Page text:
Release International reports, ‘With all eyes on Russia’s assault on Ukraine, we will be watching closely to see how Russia is treating Christians of faiths other than Russian Orthodox.’ The USCIRF has long criticised the Taliban for their extremist policies. Its 2022 report warns, ‘Afghans who do not adhere to the Taliban’s harsh and strict interpretation of Sunni Islam and adherents of other faiths or beliefs are in grave danger. With the Taliban’s return to power, religious freedom conditions in Afghanistan, and the overall human rights situation, have significantly deteriorated. Christian converts (and other minorities) practise their faith in hiding due to fear of reprisal and threats from the Taliban.’ Also religious persecution in India has taken a significant turn for the worse. In Nigeria there is an anti-Christian dimension to much of the violence which the government is failing to control.
Health workers in Pakistan are marking children’s fingers as having had a polio vaccination, when in reality parents have refused the vaccine after believing conspiracy theories that they are harmful, blasphemous, or a plot to sterilise Muslims. This is the biggest challenge - to eradicate the crippling virus in one of its last haunts. Deteriorating security along the border is making the situation worse, as militants cross from Afghanistan - the only other country where polio is still circulating. After two years free of polio Pakistan has two poliovirus cases. They were also paralysed, raising further concerns that there may still be hundreds of cases in the region. On average, only one in 200 infections leads to paralysis. Bill Gates, who invests billions in the polio fight, said ‘it would be tragic if the disease made a comeback because it would spread back across the world and eventually you have what you had before 1988 - hundreds of thousands of paralysed children.’
Yessenia Mollinedo and Sheila Johana Garcia were shot on 9 May, raising the death toll of journalists this year to eleven. Mexico is the most dangerous country for media workers outside of war zones. Authorities are searching for a motive for their murder. Media rights group Reporters Without Borders are investigating the incident. Mexico’s federal government has been criticised for neither preventing the killing of journalists nor investigating them sufficiently. Although organised crime is often blamed for attacks on media workers, small-town officials and politicians with political or criminal motivations are often suspects in these crimes. Crimes against freedom of expression occur daily. It is not clear if Mollinedo or Garcia were enrolled in a federal protection programme for journalists and human rights defenders. Several of the journalists killed this year had made contact with the programme at some point. Although President Obrador promises a ‘zero impunity’ policy when investigating such slayings, he continues his regular verbal attacks against journalists critical of his administration.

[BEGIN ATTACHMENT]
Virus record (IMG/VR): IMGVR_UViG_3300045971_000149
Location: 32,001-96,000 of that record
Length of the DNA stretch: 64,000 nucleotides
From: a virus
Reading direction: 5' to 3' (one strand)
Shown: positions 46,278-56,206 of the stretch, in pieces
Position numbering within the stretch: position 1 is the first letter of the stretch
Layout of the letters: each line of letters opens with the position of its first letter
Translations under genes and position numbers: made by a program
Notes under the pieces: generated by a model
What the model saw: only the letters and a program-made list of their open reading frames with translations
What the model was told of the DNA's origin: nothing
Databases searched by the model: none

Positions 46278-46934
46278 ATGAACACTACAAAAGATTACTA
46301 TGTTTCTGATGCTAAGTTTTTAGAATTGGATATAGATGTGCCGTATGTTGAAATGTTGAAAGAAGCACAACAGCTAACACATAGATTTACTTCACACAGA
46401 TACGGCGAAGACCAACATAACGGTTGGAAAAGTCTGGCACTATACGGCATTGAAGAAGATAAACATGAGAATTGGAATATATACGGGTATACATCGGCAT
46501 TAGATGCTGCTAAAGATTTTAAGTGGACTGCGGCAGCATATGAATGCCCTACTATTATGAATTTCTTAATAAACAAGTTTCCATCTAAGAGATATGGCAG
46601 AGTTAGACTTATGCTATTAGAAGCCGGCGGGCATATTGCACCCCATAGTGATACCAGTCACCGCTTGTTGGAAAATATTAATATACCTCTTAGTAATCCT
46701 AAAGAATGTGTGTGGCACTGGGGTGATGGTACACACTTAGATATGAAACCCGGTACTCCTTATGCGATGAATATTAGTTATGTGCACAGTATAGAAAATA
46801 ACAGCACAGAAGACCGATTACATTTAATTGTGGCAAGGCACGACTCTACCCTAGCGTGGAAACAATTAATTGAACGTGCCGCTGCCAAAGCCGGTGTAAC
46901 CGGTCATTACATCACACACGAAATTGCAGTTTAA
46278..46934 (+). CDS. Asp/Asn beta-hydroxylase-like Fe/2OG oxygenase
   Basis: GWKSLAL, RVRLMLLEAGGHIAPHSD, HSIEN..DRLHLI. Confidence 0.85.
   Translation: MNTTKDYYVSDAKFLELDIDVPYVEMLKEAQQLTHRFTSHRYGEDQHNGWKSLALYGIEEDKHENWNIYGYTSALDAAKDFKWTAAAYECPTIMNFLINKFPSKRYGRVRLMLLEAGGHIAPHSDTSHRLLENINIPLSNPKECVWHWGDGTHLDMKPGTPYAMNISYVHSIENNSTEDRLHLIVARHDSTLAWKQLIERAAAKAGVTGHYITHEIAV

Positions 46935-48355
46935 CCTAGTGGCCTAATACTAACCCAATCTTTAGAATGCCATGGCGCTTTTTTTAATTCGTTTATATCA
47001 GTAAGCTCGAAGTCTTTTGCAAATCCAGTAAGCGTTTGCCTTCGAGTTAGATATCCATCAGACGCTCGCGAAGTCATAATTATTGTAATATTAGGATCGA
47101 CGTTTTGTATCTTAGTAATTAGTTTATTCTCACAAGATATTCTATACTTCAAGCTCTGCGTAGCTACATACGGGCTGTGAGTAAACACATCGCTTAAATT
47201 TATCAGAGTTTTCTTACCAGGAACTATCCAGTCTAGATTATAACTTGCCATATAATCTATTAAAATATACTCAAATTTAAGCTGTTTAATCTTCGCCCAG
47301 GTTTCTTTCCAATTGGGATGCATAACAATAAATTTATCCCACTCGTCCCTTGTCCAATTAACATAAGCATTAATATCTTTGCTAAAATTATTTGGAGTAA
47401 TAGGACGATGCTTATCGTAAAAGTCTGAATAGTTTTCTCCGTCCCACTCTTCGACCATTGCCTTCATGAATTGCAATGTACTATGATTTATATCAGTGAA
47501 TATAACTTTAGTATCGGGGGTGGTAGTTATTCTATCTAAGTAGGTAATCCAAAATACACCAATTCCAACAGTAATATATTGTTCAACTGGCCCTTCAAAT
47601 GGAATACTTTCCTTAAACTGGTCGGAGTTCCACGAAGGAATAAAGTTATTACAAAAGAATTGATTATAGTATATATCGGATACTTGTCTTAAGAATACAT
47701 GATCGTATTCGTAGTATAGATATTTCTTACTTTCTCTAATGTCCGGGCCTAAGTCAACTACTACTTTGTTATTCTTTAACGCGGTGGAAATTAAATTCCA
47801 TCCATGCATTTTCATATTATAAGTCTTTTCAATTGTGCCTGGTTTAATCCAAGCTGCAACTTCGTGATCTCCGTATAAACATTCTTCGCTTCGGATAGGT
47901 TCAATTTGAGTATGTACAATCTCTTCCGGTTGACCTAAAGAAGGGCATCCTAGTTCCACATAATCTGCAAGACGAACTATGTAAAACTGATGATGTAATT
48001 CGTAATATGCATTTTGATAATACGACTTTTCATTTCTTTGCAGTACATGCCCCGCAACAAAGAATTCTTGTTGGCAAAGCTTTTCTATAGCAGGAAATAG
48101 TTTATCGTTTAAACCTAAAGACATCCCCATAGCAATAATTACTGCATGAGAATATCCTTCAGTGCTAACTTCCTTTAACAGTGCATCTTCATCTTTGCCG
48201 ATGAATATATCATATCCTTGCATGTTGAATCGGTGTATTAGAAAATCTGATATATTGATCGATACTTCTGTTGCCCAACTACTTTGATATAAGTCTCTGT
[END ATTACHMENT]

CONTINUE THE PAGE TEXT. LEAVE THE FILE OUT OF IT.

In late April, North Korea confirmed its first Covid cases and suspended overland trade with China (which had been resumed in January) after a surge of Chinese cases. The reclusive nation has repeatedly shunned international offers of vaccines, and has been forced into two years of strict isolation to stop the pandemic from crippling the already weak healthcare system. But blocking commerce with China, their largest trade partner, has upset an economy damaged by decades of mismanagement and punishing international sanctions. A serious lack of rainfall in the second worst drought since records began is disrupting farming and food supplies. Despite alarm over Omicron spreading, Kim Jong-Un has ordered scheduled construction, agricultural development and other state projects to continue, decreeing that ‘single-minded public unity is the most powerful guarantee that can win in this anti-pandemic fight.’